Courtesy of the
University of Melbourne
and World Science staff
It may be harder to lie about your age, or your poker hand, after new research has found that our eye position betrays the numbers we’re thinking about.
Participants in a University of Melbourne, Australia, study were asked to state a series of random numbers. By measuring their eye position, researchers said they could reliably predict the next chosen number—before it was spoken.
A leftward and downward change in eye position announced that the next number would be smaller than the last, the scientists said. Correspondingly, upward and rightward forecast a larger number than the last. The degree of eye movement reflected the size of the numerical shift.
The paper was published March 23 online in the research journal Current Biology.
“When we think of numbers we automatically code them in space, with smaller number falling to the left and larger numbers to the right. That is, we think of them along a left-to-right oriented mental number line—often without even noticing this number-space association ourselves,” said researcher Tobias Loetscher of the university, an author of the study.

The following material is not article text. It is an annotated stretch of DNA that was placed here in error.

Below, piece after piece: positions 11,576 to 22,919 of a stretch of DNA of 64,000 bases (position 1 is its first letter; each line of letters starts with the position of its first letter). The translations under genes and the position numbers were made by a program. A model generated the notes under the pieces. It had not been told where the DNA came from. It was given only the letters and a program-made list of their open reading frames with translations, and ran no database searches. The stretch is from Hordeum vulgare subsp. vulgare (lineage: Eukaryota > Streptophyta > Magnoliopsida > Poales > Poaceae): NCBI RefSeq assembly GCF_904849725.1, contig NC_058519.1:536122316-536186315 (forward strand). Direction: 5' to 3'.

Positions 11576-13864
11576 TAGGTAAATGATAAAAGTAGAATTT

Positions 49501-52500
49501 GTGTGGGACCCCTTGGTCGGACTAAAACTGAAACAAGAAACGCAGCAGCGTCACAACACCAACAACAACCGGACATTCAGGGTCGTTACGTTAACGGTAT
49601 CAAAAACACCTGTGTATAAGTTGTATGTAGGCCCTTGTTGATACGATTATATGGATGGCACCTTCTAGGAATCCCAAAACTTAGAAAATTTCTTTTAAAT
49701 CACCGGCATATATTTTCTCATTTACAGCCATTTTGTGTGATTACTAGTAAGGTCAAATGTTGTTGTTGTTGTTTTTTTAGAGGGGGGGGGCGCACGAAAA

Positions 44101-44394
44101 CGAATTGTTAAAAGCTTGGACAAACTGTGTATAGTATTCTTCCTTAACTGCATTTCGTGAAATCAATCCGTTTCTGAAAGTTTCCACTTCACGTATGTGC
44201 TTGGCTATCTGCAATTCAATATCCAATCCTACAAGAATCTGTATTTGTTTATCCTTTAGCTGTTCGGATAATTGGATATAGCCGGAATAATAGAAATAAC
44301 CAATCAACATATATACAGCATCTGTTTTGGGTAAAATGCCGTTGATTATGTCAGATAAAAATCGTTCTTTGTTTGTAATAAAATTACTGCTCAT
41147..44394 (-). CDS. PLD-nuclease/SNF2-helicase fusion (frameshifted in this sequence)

“This study shows that shifts along the mental number line are accompanied by systematic eye movements. We suggest that when we navigate through mental representations—as for example numbers—we re-use brain processes that primarily evolved for interacting and navigating in the outside world.”
“This study will hopefully provide a template to investigate how the human mind works via a connection with the space and world around us,” added co-author Michael Nicholls.
The study involved asking twelve right-handed men to name 40 numbers between one and 30 in a sequence as random as possible, paced by a metronome. For each number, the researchers measured the average eye position during the half-second before each numbers was declared.